The following excerpts come from Beyond Trauma by Dean Bonura.
The Biblical Concept of Grief
The Scriptures acknowledge the emotions of grief, anger, loss, and sadness. Grieving is appropriate and normal. Jacob grieved the loss of Joseph (Gen. 37:34–35). Job grieved his losses: his children, his prestige, his wealth, and his health. David grieved several losses: the loss of Saul and Jonathan (2 Sam. 1), the loss of Abner, his military commander (2 Sam. 3:31–39), and the loss of Absalom, his son (2 Sam. 18:31–19:1). Naomi suffered from multiple losses: her husband and her two sons (Ruth 1). Jesus grieved the loss of Lazarus (John 11:35), and he lamented the faithlessness of Jerusalem (Matt. 23:37–39). Grief is a universal emotion.
The Scriptures teach that God is the great Comforter of the soul, and those who grieve may not only experience God’s comfort themselves, but help others experience the same comfort by their own experience with loss (2 Cor. 1). Practitioners help the grieving by pointing them to the “God of all comfort” and allowing for the process of grief (2 Cor. 1:3; 1 Thess. 4:13).
The Bible encourages believers to rest in the hope of eternal life (John 6:37–40; John 10:28; 1 John 3:2–3; 1 John 5:11–12; 1 Thess. 4:13–18; 1 Pet. 1:3–7), and to take courage in God despite temporal suffering and loss (Heb. 10:32–39; Job 19:25–26). Death is not the end; Christ’s victory over death provides the evidence for life beyond this world (1 Cor. 15). Indeed, Paul’s conclusions about death in 1 Corinthians 15 hinge on the resurrection of Christ: “And if Christ has not been raised, your faith is futile and you are still in your sins … But in fact Christ has been raised from the dead, the first fruits of those who have fallen asleep” (v. 17–18). In other words, Jesus’s resurrection guarantees the resurrection of all believers in Christ.
Jesus echoes this sentiment in what he says to Martha upon the death of Lazarus: “I am the resurrection and the life. Whoever believes in me, though he die, yet shall he live, and everyone who lives and believers in me shall never die” (John 11:25–26). First-century Christians at Thessalonica were reminded that their losses attended by grief were not without hope (1 Thess. 4:13). John, writing in the book of Revelation, concluded that there is coming a day when God “will wipe away every tear … and death shall be no more, neither shall there be mourning nor crying nor pain anymore” (Rev. 21:4).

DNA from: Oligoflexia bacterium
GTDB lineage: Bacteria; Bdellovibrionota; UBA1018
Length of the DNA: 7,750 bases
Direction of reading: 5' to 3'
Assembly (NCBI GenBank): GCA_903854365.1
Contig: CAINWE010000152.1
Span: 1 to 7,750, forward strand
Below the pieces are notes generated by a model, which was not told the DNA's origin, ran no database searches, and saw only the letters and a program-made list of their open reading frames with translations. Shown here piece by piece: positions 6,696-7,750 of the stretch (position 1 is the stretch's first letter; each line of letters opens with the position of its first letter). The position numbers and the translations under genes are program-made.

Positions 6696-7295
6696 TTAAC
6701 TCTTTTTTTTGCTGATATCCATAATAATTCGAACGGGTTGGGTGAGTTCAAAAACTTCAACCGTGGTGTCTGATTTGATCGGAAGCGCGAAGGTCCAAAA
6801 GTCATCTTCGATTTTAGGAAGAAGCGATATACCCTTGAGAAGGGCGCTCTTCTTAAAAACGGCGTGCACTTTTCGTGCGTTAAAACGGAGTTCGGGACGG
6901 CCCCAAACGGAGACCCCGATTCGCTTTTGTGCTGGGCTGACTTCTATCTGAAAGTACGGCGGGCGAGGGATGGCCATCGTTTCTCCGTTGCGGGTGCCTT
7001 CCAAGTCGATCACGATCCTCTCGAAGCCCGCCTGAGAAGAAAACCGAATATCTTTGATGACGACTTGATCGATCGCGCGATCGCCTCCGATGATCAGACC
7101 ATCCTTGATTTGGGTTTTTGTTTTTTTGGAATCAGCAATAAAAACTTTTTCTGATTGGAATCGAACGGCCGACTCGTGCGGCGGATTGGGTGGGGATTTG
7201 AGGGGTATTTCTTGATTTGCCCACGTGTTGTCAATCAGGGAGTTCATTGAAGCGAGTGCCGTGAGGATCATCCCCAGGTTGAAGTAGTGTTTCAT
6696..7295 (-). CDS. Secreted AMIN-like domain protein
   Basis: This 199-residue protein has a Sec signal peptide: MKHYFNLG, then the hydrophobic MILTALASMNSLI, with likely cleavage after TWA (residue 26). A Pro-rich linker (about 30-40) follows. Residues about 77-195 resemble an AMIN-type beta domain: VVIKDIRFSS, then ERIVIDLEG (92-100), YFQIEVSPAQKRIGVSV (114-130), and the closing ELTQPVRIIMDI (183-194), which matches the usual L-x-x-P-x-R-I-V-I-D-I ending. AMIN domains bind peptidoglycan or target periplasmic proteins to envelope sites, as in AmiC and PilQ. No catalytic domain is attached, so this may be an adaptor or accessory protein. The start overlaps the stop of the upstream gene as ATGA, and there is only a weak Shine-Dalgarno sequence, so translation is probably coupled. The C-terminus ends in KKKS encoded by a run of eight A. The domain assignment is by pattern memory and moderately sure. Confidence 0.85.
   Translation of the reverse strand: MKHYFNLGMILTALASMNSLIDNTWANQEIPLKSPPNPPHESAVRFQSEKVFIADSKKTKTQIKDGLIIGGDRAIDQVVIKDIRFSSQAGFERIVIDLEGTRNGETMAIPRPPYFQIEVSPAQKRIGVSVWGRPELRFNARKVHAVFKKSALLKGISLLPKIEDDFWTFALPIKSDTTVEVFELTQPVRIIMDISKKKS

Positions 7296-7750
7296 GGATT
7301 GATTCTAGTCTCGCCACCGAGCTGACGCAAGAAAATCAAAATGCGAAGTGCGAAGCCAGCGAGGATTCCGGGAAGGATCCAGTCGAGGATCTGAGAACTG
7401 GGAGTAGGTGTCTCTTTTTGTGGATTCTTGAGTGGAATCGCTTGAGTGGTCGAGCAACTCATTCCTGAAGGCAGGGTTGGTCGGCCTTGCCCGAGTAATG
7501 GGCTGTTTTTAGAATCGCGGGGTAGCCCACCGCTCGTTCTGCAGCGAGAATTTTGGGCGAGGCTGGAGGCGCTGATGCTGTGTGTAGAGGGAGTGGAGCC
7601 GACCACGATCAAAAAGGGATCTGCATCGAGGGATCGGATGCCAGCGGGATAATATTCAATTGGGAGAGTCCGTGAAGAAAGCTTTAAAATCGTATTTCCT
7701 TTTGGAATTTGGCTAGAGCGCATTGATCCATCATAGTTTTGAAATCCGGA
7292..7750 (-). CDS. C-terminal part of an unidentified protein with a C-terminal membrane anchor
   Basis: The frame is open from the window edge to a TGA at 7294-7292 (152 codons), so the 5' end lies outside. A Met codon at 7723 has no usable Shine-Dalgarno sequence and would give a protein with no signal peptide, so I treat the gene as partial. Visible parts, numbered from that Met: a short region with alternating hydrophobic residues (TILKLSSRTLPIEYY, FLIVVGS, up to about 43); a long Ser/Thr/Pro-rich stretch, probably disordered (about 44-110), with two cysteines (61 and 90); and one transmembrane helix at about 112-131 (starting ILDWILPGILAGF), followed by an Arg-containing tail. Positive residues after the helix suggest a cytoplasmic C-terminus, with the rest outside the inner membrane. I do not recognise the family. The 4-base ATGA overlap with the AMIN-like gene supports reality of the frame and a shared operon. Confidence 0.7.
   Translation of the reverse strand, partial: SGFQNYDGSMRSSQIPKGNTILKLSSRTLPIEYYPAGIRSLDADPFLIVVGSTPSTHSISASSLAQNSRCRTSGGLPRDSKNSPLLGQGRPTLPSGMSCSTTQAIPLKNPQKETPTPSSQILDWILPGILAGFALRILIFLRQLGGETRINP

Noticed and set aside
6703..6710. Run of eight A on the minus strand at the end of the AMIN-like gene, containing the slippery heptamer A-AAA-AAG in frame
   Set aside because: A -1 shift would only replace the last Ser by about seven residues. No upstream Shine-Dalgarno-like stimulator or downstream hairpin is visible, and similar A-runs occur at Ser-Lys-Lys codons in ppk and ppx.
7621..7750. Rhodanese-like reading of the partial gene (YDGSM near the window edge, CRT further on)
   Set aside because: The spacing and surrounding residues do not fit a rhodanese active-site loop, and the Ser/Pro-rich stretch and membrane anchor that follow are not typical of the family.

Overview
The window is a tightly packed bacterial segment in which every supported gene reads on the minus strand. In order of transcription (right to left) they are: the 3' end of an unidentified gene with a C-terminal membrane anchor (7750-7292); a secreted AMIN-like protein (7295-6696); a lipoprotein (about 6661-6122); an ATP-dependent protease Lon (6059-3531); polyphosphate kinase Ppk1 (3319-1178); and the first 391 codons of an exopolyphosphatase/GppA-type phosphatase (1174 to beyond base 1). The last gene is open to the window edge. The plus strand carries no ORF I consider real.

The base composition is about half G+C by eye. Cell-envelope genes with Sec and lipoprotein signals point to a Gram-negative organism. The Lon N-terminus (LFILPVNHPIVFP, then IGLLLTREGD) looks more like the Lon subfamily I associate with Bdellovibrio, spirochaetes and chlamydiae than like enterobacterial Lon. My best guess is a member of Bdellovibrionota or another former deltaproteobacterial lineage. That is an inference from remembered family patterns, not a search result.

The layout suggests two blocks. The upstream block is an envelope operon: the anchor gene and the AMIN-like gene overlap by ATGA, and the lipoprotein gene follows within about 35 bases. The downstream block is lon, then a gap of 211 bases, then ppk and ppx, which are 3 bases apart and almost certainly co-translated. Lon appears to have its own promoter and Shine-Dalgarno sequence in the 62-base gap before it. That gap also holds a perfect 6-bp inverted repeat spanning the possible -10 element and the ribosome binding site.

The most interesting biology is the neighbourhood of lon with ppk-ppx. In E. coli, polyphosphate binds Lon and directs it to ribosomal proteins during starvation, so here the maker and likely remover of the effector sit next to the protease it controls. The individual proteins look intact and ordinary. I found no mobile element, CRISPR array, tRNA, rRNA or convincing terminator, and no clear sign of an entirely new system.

Death for a Christian is not the end nor a loss, but rather an eternal gain (Phil. 1:21–24). The apostle Paul understood death as an appointed departure and a completion of a mission (2 Tim. 4:6–8). The psalmist, David, penned the beautiful poetry of the Shepherd’s Psalm, which promises God’s presence in the “valley of the shadow of death” (Ps. 23:4; see also Ps. 16). God will never leave or abandon his children (Heb. 13:5–6). He promises a place for them after death (John 14:1–3), bidding them to take comfort and courage from his promise of the resurrection (John 11:25–26). The death of a child of God is precious in the sight of God (Ps. 116:15). All of these facts temper the grieving process for believers and enable recovery.
One’s capacity to successfully deal with grief is often enhanced by the presence of a dynamic and sensitive network of caring people—family, friends, or a supportive congregation. The grieving person’s ability to reach reconciliation, while individually determined, will ultimately depend upon her or his willingness to live with loss, cope with pain, and move on with life.
Healing from the wound of grief depends upon the grieving person’s willingness to talk about their pain and, frankly, the willingness of others to listen. Too frequently, others dismiss the grieving person’s loss too soon: “It’s time to move on; you need to get over your loss,” they admonish. But the multiple aspects of loss make the healing process complicated. How do you tell a soldier who has lost his legs or his friends, “You need to get over your losses and move on?” How do you tell a grieving spouse, “You’ll have to learn to cope without your spouse and raise your children without that parent?” You don’t.
The first step—and perhaps the most important—is to grant the victim permission to grieve. Sometimes people feel like they don’t deserve to grieve. But we must affirm their loss and allow for grief; or in some cases, honoring a person’s reasons for grieving. Encourage the grieving person to talk about pain and loss. “Pain shared is pain divided.” Allowing for verbal expression enables the mourner to acknowledge grief, identify fears, and focus on assets, not just losses.
These excerpts pulled from Beyond Trauma by Dean Bonura.